This is a film for a wet Sunday afternoon, with a pot of tea and a good packet of biscuits. Just don't think too hard: not as fanciful as Cromwell (1970), it does stretch historical facts a touch. It's entertainment, not an accurate historical docudrama.

It really does look the part, and gives a good feel for the period, despite showing its fifty plus years.

My highlights are the fight scenes: keep a close eye on the daggers and swords being used by the extras, judging by how some of them wobble they must be made from a very flexible rubber.
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Sir Henry Bard’s Regiment of Foot

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Sir Henry Bard inherited the Regiment from Colonel Thomas Pinchbeck, who had managed to get himself killed at First Newbury.




Originally raised in Northumberland, they were sent to Oxford not long after formation, to reinforce the King's Oxford Army. Not long after arriving in Oxford the Regiment was split and Lord Percy's Regiment was formed from part of the Regiment.

As Pinchbeck's they garrisoned Oxford before venturing to Newbury where Pinchbeck fell. Early in 1644 Sir Henry was commissioned as Colonel of the Regiment. Noted as wearing grey coats at the February 1644 Oxford muster by Symonds in his diary.  They carried white flags with unorthodox heraldic devices - a large cross, with a smaller cross in each quarter. Peachey and Prince tantalisingly state that they would discuss these devices in their second volume of ECW Flags..., but unfortunately they never got around to writing it.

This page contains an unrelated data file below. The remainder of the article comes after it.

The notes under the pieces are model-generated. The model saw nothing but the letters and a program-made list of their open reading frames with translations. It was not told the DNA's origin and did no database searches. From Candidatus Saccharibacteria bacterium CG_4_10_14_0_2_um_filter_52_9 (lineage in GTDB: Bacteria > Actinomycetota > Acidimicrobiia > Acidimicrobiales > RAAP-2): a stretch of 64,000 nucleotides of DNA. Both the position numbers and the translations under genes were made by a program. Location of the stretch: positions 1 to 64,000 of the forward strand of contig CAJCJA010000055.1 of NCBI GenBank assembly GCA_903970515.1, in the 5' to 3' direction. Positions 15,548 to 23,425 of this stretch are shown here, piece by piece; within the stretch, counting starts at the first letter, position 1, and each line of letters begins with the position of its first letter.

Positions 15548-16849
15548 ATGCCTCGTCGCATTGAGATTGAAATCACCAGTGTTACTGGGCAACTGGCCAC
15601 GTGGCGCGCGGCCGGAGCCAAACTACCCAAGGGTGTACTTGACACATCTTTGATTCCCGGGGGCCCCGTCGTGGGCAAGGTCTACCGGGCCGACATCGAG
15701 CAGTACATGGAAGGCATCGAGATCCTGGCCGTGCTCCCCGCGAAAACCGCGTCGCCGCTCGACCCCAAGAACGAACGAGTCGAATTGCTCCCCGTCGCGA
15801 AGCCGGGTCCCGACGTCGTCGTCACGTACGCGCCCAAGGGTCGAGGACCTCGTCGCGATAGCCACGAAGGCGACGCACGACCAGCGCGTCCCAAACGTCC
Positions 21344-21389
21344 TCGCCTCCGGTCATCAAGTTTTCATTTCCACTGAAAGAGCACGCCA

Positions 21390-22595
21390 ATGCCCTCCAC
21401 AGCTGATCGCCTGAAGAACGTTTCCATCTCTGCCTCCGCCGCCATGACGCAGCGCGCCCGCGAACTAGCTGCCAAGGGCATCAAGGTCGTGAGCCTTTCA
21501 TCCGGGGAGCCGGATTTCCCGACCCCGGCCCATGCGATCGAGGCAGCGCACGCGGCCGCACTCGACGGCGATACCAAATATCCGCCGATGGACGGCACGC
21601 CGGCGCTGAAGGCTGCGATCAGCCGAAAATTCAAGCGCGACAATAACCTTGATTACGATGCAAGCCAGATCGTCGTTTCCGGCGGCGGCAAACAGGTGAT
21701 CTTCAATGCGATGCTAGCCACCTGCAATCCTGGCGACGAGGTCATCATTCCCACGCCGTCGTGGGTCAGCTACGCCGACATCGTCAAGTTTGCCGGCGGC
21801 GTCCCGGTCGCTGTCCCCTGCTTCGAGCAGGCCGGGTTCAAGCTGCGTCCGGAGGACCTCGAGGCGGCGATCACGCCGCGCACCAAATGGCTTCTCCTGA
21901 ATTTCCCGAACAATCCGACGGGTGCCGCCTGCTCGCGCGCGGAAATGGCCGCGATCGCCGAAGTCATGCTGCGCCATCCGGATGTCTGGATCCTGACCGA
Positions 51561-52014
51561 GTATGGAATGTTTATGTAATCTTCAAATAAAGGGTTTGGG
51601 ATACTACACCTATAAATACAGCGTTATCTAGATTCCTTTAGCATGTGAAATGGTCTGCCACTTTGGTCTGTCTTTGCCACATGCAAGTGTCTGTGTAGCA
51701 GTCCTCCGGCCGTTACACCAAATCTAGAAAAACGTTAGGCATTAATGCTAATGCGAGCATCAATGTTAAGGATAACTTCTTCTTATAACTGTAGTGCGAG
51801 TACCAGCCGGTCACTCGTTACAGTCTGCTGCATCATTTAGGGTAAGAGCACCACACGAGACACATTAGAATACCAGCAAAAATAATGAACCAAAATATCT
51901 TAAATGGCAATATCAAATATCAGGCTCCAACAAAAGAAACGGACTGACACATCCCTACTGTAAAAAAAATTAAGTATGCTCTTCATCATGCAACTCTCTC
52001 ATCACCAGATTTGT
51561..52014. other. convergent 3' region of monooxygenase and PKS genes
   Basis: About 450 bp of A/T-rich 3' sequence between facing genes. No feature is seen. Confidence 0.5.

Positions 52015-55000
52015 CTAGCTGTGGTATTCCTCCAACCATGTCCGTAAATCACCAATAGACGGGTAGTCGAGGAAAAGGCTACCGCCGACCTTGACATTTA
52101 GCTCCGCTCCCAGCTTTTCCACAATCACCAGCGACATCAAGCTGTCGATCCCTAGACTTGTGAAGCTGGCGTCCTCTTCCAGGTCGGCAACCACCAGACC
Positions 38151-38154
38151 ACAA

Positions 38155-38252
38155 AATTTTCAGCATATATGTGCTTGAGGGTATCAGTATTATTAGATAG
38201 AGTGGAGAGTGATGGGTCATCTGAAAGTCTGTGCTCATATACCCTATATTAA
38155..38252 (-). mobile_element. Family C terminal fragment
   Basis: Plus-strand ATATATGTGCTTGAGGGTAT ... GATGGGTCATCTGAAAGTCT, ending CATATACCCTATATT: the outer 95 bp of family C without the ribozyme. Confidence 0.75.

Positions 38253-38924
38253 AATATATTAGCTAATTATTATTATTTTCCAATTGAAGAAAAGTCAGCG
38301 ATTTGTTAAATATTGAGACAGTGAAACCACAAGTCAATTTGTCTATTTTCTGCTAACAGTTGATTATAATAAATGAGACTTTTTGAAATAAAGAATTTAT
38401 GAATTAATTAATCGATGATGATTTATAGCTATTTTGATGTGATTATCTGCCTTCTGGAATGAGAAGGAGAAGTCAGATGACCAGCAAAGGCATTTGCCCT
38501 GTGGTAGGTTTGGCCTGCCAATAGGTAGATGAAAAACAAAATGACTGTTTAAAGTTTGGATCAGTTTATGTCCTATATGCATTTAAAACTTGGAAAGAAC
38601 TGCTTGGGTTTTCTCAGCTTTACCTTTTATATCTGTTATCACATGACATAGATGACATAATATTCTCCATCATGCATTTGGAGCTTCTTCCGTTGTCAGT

Bard's (finally I hear both my regular readers shout) first outing as Colonel was al…

Naseby Revisited - a Visitor's Guide

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As the anniversary of the Battle of Naseby approaches, I have added some extra information, and updated some other bits. In light of the Covid-19 outbreak and the absence of any formal commemorations, a gentle stroll around the battlefield is an appropriate way to remember the events of 375 years ago.

Back in the day when this blog was knee high to a grasshopper I wrote an entry about visiting Naseby, with a picture of the obelisk and a few postcodes for some of the landmarks on the battlefield. I also vowed to return. I have.

So here is a more definitive (and up to date) visitor's guide to Naseby battlefield. In my previous blog entry I suggested using a Battlefield Trail Guide from The Naseby Battlefield Project website; I found this to be pretty vague and struggled to follow it at time; so, here is my guide to the locations. There are audio clips available (NBP) which relate to the different locations (since my last visit there is now good 4G coverage over almost all the battle…